|March 17, 2011|
Previously published on March 14, 2011
If you are involved in an Auto Accident, what happens when the other motorist doesn't have insurance - or enough insurance coverage - to cover the value of the injuries resulting from the car accident?
In my opinion, the insurance companies have not done, nor have the insurance agents in general done, a very good job in explaining Underinsured Motorist Coverage, nor in encouraging the public to obtain this coverage. This is just as important, if not more important, than Uninsured Motorist Coverage.
In California, if one does not want Uninsured (UM) and/or Underinsured Motorist (UIM) Coverage, then the insured must specifically decline this coverage, and do so by signing a waiver for this coverage. If one gets on Uninsured Motorist Coverage, then one also gets Underinsured Motorist Coverage as well. The limits of coverage for both will be the same. That is if you have $15,000/$30,000 of UM, then the UIM coverage will also be $15,000/$30,000.
How does Underinsured Motorist Coverage work?
Underinsured Motorist Coverage is useful and available when you are hit by someone who has an insurance policy that is less than the value of your injury. For example, if you are injured in an auto accident, and your injury is worth $75,000, and the person that caused your injury only has liability insurance coverage of $15,000, then you are short $60,000. If you have UIM coverage that is in the amount of $100,000, for example, then you will have enough UIM coverage to be adequately covered and compensated.
If that happens, then you will have to proceed against your own insurance company. This will take the case out of the county court system, and into binding arbitration. The case will be decided by the agreed upon arbitrator, not a judge or a jury. The hearing will take place at an office, and not at the court house. The hearing will take much less time, less than a day, as opposed to multiple days. However, there is no right to an appeal, in general.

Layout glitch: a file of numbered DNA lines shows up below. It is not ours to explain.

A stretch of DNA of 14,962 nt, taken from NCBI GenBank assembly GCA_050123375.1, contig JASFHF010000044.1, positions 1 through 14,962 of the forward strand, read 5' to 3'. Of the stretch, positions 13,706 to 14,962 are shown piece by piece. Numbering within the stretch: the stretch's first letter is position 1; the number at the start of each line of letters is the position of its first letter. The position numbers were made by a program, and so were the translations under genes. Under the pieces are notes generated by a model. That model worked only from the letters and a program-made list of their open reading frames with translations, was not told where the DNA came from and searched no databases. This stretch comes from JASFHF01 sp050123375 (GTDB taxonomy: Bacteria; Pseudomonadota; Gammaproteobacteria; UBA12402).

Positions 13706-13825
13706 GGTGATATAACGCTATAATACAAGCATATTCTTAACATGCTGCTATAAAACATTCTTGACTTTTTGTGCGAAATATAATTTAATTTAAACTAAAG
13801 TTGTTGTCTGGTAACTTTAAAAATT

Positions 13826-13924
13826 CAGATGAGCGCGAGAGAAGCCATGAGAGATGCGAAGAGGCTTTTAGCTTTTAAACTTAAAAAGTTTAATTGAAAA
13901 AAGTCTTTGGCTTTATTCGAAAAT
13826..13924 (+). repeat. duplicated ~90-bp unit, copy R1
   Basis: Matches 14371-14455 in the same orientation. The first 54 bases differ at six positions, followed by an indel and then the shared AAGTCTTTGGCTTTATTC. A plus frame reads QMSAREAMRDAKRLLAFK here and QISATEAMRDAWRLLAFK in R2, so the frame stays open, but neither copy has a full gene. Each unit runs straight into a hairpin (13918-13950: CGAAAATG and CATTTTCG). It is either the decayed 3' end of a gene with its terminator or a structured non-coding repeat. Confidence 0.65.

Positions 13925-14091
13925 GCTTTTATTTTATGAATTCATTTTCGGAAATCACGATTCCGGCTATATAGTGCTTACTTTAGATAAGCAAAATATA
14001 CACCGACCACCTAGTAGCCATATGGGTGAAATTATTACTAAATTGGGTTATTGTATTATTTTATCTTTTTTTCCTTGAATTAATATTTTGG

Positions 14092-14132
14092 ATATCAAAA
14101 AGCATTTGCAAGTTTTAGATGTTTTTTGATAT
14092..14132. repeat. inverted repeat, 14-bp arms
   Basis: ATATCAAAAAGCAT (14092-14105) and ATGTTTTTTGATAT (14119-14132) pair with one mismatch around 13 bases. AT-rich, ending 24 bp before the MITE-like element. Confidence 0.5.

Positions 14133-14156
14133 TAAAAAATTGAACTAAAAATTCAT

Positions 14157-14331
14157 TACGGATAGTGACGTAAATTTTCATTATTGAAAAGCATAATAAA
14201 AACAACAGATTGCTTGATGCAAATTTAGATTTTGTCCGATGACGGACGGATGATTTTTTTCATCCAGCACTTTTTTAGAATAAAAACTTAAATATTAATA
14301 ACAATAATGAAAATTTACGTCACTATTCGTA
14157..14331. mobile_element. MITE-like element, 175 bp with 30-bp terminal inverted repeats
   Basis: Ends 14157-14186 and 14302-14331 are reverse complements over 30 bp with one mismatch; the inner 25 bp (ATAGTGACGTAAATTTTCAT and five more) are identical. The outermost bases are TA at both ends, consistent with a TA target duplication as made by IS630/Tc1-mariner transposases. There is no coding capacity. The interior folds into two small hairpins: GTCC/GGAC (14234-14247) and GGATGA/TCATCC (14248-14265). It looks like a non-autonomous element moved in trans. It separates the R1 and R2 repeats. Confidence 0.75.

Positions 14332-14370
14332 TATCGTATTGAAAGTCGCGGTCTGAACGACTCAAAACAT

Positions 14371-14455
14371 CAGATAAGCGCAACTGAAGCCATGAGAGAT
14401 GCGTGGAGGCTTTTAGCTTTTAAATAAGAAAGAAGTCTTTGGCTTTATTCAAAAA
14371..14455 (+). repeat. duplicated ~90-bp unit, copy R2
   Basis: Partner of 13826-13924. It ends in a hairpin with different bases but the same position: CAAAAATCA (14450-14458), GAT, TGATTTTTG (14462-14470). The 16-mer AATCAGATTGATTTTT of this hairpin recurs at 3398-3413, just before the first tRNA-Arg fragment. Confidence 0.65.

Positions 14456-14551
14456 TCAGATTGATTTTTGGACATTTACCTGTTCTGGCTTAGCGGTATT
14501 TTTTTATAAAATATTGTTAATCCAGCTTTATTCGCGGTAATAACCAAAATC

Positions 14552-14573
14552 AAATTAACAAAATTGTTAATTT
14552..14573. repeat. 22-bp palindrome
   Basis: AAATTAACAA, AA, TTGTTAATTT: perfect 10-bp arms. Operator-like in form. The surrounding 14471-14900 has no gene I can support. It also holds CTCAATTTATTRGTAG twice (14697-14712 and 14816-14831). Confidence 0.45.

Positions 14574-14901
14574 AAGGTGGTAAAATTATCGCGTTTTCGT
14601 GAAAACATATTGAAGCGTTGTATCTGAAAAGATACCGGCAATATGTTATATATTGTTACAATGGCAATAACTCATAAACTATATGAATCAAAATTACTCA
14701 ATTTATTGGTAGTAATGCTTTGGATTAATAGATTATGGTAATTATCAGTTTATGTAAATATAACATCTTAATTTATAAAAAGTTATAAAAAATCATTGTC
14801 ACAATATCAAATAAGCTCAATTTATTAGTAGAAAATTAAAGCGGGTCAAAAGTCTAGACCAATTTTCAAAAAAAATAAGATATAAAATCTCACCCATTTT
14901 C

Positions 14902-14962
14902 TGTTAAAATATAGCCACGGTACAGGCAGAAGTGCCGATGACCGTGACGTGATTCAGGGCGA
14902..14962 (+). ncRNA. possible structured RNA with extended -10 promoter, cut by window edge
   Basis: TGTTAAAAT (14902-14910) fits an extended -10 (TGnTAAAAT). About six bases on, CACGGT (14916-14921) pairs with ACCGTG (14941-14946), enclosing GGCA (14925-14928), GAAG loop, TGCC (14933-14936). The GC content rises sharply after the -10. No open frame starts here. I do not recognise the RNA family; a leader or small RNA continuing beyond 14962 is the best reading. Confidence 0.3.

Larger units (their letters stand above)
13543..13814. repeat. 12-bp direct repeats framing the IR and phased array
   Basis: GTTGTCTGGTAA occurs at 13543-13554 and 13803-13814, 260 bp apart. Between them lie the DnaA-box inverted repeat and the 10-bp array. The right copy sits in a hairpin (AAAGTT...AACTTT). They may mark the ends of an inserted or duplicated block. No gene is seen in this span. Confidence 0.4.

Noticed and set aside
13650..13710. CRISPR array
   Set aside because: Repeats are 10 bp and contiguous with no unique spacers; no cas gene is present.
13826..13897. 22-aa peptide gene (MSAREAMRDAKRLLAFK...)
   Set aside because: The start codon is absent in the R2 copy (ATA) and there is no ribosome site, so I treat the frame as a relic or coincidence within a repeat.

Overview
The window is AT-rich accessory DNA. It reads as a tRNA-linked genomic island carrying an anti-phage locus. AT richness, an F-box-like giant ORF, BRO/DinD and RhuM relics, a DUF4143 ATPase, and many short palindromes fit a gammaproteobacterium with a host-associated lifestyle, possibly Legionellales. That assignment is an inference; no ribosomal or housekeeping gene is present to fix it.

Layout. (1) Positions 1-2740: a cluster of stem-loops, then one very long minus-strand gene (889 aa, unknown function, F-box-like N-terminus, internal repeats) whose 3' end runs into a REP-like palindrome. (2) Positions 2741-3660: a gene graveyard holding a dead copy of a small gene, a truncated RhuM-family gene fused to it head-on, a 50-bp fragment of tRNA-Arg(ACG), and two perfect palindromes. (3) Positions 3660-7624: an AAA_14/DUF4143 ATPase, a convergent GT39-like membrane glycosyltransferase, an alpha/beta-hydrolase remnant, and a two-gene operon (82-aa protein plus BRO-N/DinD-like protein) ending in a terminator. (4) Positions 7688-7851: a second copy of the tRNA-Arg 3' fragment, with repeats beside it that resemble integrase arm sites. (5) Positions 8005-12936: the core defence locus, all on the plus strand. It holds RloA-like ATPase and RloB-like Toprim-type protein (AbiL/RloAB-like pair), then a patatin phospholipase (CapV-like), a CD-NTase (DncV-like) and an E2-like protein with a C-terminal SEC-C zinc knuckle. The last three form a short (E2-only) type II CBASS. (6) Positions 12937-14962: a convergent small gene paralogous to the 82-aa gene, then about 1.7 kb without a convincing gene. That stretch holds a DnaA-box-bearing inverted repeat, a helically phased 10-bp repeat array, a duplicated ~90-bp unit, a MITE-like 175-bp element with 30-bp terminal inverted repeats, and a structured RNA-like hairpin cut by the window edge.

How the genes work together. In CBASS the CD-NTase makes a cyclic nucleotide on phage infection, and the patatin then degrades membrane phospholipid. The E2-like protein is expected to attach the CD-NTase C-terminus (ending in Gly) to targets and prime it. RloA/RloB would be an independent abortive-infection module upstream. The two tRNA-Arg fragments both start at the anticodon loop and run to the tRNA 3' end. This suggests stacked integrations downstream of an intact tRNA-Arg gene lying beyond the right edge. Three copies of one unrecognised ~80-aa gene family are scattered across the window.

What happens if a California Auto Accident injury costs exceeds the insurance coverage?
Often, we are asked what happens if my injury is $75,000 and the person that caused the injury has insurance coverage in the amount of $30,000, and I have a UIM policy with coverage in the amount of $50,000. Does that mean I have an additional coverage of $50,000? The answer is no. Your insurance company, from whom you purchased the UIM coverage, gets credit against the 50,000 for whatever you receive from the person that caused the injury. In this example, there would be $20,000 available against your UIM coverage. Therefore, your total recovery would be $50,000 ($30,000 from the person that caused your injury, and $20,000 from your own insurance company under the UIM coverage). As a result, you end up recovering $25,000 less than the value of your injury.